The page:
Monday, January 29, 2007

Who's minding the North Avenue Corridor?

Anonymous made this comment to my post about Whole Foods ditching its current North Avenue location for a triple-sized one just south:

"I wonder what is being done to handle new
traffic patterns and the added congestion from
building going in south of North Avenue?
Whole Foods -- the British School---Twin
condo towers that will be thirty stories tall--

All this added traffic will be pouring onto North
Avenue and Clyborn and Halsted Street.
Who is planning this stuff? Where's the city

I have thought about this A LOT -- ever since North Avenue began looking like a suburban mall zone.

Here are my hunches.

At least three different alderman's wards converge in that area: Burnett, Matlak, and Daley. Maybe some others.

And, there is almost no one living there. So, there is no citizen base to fight the changes, question them, or encourage design improvements. Furthermore, the aldermen are not requiring that developers include housing in conjunction with all those shopping malls. That would have the benefit of making that area a truly mixed-use community. Thus, all possibility of a civic life has been drained from the area.

As the area lacks a complete voice, the developers get to do whatever they want, more or less, and traffic will not be addressed until it is too late.

Matlak touts the new North Avenue bridge and several new traffic lights along North Avenue as the cure for the congestion, but I don't get how that will be, except for the first few hours after the bridge officially opens.

Finally, over here in Lincoln Park, the citizenry has been sliced, diced, and roto-chopped into such small subgroups of community organizations that no one has the collective power to say: "Hey, enough is enough! Have some vision and build something that is vibrant, alive, and HOUSES PEOPLE AND CITIZENS."

Aaaarch. The whole thing frustrates the heck out of me. They had an opportunity to enhance that small part of the city and make it really thrive all the way to the expressway. Now, it's just another ugly shopping strip devoid of human presence when the shops are closed and enabled by a bunch of alderman who are all too free to say, "Not my ward."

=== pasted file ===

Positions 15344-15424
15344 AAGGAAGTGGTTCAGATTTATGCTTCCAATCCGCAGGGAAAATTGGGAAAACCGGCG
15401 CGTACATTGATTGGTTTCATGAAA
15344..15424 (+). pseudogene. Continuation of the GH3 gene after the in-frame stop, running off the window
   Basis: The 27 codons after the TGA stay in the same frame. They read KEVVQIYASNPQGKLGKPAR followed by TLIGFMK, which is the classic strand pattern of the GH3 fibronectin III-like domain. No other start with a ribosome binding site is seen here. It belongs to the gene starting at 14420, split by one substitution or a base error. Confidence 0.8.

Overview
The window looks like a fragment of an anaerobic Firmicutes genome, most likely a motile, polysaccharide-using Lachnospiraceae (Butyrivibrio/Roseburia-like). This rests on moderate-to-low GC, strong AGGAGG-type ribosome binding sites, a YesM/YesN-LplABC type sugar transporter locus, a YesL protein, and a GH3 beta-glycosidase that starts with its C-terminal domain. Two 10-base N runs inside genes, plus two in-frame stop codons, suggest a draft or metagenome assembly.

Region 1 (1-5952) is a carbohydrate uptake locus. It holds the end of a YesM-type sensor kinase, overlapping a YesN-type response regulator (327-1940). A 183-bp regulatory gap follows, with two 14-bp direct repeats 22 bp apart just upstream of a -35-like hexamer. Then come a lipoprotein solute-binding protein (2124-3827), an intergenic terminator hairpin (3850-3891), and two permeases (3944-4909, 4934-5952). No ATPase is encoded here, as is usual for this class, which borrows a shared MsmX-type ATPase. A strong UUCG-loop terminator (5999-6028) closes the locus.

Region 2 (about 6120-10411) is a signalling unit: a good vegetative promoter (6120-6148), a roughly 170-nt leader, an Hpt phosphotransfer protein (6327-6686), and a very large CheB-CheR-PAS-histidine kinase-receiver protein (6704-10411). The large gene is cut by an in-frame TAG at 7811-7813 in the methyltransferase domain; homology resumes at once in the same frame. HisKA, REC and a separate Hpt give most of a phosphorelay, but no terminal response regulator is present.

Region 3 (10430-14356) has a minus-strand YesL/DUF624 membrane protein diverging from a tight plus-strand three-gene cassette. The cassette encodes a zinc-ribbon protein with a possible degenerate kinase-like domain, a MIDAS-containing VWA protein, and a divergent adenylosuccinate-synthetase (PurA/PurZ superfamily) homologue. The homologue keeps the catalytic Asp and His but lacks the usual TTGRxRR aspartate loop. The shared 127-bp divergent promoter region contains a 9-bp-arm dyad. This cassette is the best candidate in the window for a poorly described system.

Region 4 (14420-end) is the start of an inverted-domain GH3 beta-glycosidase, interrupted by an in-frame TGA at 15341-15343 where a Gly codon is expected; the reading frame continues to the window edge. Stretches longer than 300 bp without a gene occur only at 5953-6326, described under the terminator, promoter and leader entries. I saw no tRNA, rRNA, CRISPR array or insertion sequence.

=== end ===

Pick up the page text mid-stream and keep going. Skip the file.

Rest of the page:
Anonymous said...

The North Avenue and Clybourn Avenue corridors are horrible developments in the city. They are great examples of how little thought is going into urban planning and zoning in Chicago. These chains have effectively made it impossible for any independent stores with similar wares to survive in Lincoln Park, Lake View, and Old Town. It is also sad to see the awful traffic and congestion that has been generated in this area, especially on weekends. Overall, too many people in this area accept this horrendous model of suburbia in the the city.

Steven Vance said...

Maybe make some cul-de-sacs? I'm kidding.

But we could cut off parking lot access in a few places, and cut off the small driveway/alley/street between the gas station and the entrance to the North/Clybourn Red line station. Turn this into a landscaped plaza.

Also, take off those hideous signs on the North Ave. mall building. For one, Jamba Juice no longer exists in there. The sidewalk in front of that building is way too narrow.

Maybe when the bridge is done they can add bike lanes to this stretch of North Ave. which might help calm the traffic, provide a buffer, get cars off the street. At least everyone's driving slow because they can't drive any faster.

Jennifer said...

Yes!!! That building at the SE corner of Sheffield and North (that had Jamba Juice in it) is one of the most poorly designed buildings EVER.

The sidewalks ARE way too narrow. I NEVER use those stores because it is too risky to walk along that stretch with a rowdy toddler. I'm not even comfortable using a stroller because the cars are so close to the sidewalk, it just feels too risky even if it isn't.

Furhter, the only store entrances sit along North Avenue, which makes the giant ugly parking garage tacked on the back utterly useless.

Finally, the complete lack of local shop owners and independent guys and the unfriendly biking area are two more reasons why that area is just awful.

With New City Y coming down, it will only get worse.

Melanie R. said...

We NEVER cross North Avenue. We walk on
weekends because it is too congested to drive.
The suburban strip mall of stores is disgusting.It is high time for the city (Alderman Daley but not the other guy -Matlak
he doesn't care about us over here) to
put some of our tax dollars to work. The
comments have been great. There was NO city
planning except a plan to let a few guys get
rich and forget the rest of us who live here and
keep the Machine rolling along with our money.
I am sick to death of this and we are considering
moving. The British School will never be a neighborhood school for families north of North
Avenue. Most of us will be priced out of this
neighborhood when our kids get older. No one who lives here approves of the building of
out of proportion houses and chain stores.
Our taxes are not worth it for what we get.
Local neighborhood volunteers can't stop the
stupidity of a City Hall that blindly defends developers. It makes me crazy to listen to our
political officials who actually think they are
doing a good job.